Posted: August 1, 2014 by Passenger Service: State troopers ride-along with truckers in crash study
Last month, the consensus among the weather-forecasting groundhog community was that we’d get another six weeks of winter, which, if you believe (the increasingly tiresome) Wiarton Willie & Friends, would take us to right about now. Well, as Canadians, we sure know better don’t we?
It goes without saying that fleets in most parts of the country are used to trucking through blizzards until, oh, early May or so.
Regardless, there’s one aspect of winter driving that most fleets still haven’t figured out: How to keep giant chunks of snow and ice from falling off of trailers. They can be deadly.
Ironically, in a country where absolute liability for wheel-offs has been introduced in a least one jurisdiction (Ontario), government and industry spend little time discussing the problem of flying "ice missiles," which arguably project from trucks more frequently than tires.
Statistically, as a recent study by the American Transportation Research Institute (ATRI) concludes, there is virtually no empirical data available on related injury, property damage or the number of citations given by law enforcement because of falling ice. However, anyone who travels the highways daily in Canada or the northeast U.S. will tell you they witness a handful of close calls or worse every season.
If you asked them, most fleet mangers would quietly agree that accumulated ice on a trailer, weighing as much as two tonnes, is a major safety issue. Some even note the operational impacts such as weight limit violations and fuel economy.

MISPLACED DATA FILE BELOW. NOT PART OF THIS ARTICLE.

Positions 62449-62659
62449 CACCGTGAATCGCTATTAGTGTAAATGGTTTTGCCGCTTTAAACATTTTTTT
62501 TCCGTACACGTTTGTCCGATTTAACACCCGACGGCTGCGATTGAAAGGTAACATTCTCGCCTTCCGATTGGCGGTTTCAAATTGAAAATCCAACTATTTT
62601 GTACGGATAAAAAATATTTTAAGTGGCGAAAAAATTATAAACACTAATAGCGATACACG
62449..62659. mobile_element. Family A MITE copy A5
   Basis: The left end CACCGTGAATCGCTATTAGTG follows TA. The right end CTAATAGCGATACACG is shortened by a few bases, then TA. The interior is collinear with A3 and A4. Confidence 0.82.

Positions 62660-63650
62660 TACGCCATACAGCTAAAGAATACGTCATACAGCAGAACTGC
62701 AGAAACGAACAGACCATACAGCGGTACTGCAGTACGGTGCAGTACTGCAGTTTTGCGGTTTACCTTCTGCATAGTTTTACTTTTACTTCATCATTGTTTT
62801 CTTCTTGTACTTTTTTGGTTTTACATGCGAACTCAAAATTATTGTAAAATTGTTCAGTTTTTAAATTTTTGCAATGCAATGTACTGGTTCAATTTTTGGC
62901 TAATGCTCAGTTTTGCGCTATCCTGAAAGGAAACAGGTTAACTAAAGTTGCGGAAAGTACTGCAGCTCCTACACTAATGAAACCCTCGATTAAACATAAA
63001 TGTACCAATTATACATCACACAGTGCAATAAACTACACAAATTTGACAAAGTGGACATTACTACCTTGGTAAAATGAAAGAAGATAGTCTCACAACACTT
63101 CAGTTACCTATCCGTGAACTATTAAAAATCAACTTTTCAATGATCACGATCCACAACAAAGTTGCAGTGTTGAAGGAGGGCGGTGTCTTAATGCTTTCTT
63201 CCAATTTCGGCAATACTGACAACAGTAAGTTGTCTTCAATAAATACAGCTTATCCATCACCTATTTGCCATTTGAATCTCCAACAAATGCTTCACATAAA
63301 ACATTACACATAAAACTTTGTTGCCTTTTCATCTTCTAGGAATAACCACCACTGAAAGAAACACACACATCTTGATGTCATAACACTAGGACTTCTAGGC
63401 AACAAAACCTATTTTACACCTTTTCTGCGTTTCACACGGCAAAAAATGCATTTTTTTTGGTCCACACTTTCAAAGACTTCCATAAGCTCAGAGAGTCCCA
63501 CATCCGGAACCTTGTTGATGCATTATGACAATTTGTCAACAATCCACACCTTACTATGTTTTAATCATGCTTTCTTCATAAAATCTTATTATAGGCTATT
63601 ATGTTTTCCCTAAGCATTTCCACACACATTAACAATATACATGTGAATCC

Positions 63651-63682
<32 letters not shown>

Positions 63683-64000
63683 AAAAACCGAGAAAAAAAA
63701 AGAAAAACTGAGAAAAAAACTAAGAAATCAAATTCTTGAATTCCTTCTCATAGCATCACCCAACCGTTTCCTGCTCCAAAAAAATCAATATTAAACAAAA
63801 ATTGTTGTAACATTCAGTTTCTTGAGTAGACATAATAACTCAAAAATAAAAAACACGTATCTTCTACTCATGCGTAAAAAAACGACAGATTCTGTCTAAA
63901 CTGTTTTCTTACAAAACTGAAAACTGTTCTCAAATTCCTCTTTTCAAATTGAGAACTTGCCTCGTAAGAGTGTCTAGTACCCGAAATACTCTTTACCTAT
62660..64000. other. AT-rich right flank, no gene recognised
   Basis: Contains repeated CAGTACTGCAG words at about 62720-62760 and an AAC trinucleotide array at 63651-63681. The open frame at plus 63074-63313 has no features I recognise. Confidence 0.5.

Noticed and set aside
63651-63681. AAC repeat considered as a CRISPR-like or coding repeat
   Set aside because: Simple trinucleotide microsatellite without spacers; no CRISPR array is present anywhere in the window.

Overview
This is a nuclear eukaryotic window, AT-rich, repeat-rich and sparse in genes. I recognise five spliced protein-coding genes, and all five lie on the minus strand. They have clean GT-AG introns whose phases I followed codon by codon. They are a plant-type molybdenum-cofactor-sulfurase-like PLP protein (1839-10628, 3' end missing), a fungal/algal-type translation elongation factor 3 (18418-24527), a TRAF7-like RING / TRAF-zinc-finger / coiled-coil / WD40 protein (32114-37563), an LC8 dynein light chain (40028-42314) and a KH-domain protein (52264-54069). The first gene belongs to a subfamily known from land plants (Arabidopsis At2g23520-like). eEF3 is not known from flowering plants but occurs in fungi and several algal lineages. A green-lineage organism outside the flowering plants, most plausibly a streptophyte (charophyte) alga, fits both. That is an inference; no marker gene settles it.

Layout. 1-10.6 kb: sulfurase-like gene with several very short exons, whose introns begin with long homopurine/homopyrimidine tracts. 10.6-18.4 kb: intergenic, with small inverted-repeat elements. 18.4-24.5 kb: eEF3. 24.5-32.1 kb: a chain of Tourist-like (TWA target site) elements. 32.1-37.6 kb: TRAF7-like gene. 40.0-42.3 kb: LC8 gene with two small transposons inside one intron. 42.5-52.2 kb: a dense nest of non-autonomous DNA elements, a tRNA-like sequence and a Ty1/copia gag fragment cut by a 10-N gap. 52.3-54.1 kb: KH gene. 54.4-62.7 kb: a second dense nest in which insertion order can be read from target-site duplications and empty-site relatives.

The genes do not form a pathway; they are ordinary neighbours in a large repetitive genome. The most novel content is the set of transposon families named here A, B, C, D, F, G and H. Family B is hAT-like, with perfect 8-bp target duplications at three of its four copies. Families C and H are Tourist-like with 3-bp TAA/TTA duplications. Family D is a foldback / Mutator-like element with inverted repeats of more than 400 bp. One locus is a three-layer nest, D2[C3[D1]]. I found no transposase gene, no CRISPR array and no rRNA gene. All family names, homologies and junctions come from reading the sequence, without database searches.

But, as the ATRI study found, it is one of the most under-addressed issues in trucking, mainly due to a myriad of safety, financial, technical and market-based challenges.
In a survey of U.S. and Canadian fleets, ATRI reports that just over half (54 percent) of respondents "rarely or never" remove accumulated snow and ice. About 35 percent, though, tell of an experience of snow or ice causing injury or property damage to another motorist.
Another 21 percent responded "not sure," underscoring the fact that motor carriers and drivers are often unaware of such incidents while a vehicle is in-transit.
Glass Action Suit? A New York reader sent this photo of her windshield after it was hit by ice flying off a trailer.
ON THIN ICE
The laws in North America regarding ice and snow projectiles are ambiguous at best.
There’s no legislation right now in either country that preemptively requires its removal from a vehicle, although a handful of states and provinces have attempted it over the years. Usually tabled by a backbench politician immediately after a related high-profile tragedy, these proposals often wither away during the legislative process.
The Garden State’s Transportation Committee unanimously approved a bill — over the objections of the regional trucking association — that would require the removal of snow and ice from cars and trucks before they hit the road. The legislation, which at press time was expected to pass Senate scrutiny, penalizes drivers up to $100 per violation.
Although other states could follow suit, for the most part the majority of jurisdictions prefer to throw the book at drivers after the fact.